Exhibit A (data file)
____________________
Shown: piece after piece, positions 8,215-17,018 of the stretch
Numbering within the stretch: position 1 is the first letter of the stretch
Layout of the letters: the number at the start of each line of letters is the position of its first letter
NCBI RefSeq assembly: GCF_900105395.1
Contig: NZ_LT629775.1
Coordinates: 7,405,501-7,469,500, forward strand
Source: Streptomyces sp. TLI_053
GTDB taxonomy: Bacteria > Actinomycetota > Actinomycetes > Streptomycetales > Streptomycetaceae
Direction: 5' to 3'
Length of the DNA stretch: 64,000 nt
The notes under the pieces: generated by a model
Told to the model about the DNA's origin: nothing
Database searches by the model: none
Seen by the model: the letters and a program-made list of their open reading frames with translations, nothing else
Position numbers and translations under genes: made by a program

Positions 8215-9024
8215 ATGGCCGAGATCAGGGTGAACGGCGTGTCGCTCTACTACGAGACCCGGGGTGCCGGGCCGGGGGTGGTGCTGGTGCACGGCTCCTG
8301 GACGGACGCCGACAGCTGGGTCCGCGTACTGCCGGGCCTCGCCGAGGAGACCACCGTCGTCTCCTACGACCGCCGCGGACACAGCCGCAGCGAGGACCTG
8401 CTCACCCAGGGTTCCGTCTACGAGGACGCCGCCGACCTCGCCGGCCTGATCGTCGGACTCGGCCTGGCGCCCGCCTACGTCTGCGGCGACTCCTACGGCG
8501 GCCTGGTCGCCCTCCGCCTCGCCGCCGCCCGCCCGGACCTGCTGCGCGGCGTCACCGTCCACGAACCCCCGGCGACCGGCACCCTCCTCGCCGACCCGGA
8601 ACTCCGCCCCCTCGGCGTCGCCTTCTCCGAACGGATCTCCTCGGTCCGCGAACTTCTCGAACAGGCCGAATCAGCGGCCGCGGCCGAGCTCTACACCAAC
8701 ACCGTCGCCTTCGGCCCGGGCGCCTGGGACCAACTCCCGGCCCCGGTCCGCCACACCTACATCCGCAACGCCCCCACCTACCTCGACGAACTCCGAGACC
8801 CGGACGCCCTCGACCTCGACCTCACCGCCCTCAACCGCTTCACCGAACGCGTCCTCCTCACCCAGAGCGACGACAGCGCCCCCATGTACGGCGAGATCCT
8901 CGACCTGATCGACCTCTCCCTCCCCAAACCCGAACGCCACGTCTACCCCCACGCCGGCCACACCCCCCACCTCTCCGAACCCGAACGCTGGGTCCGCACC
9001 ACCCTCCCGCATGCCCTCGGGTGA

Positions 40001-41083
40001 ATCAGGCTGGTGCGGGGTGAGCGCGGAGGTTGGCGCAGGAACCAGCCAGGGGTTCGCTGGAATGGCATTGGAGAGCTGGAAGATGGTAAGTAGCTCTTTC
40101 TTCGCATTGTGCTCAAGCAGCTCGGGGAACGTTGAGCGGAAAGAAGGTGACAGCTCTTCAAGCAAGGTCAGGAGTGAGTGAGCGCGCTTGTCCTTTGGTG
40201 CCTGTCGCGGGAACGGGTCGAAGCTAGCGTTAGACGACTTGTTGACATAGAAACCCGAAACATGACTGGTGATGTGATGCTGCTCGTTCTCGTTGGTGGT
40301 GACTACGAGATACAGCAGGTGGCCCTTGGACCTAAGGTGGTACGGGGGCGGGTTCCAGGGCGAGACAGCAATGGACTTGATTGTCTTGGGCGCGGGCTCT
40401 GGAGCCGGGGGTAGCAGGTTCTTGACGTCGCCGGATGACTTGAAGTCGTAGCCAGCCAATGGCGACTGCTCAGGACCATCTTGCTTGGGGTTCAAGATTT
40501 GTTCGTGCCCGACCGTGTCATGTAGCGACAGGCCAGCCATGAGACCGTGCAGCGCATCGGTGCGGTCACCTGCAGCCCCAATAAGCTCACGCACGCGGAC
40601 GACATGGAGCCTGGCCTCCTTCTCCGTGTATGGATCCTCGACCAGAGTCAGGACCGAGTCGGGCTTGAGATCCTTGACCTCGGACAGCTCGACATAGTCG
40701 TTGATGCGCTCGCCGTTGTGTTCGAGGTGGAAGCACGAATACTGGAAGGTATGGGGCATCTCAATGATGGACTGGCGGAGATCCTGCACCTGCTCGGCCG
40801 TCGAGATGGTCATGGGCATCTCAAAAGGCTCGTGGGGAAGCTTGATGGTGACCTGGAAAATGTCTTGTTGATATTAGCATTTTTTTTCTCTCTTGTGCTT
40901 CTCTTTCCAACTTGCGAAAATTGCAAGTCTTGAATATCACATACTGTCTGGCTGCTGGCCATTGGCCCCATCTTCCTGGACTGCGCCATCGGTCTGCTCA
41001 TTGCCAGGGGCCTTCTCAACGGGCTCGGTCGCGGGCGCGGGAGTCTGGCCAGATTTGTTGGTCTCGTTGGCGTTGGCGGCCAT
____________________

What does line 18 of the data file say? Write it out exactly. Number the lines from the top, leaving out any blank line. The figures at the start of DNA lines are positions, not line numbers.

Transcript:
8301 GACGGACGCCGACAGCTGGGTCCGCGTACTGCCGGGCCTCGCCGAGGAGACCACCGTCGTCTCCTACGACCGCCGCGGACACAGCCGCAGCGAGGACCTG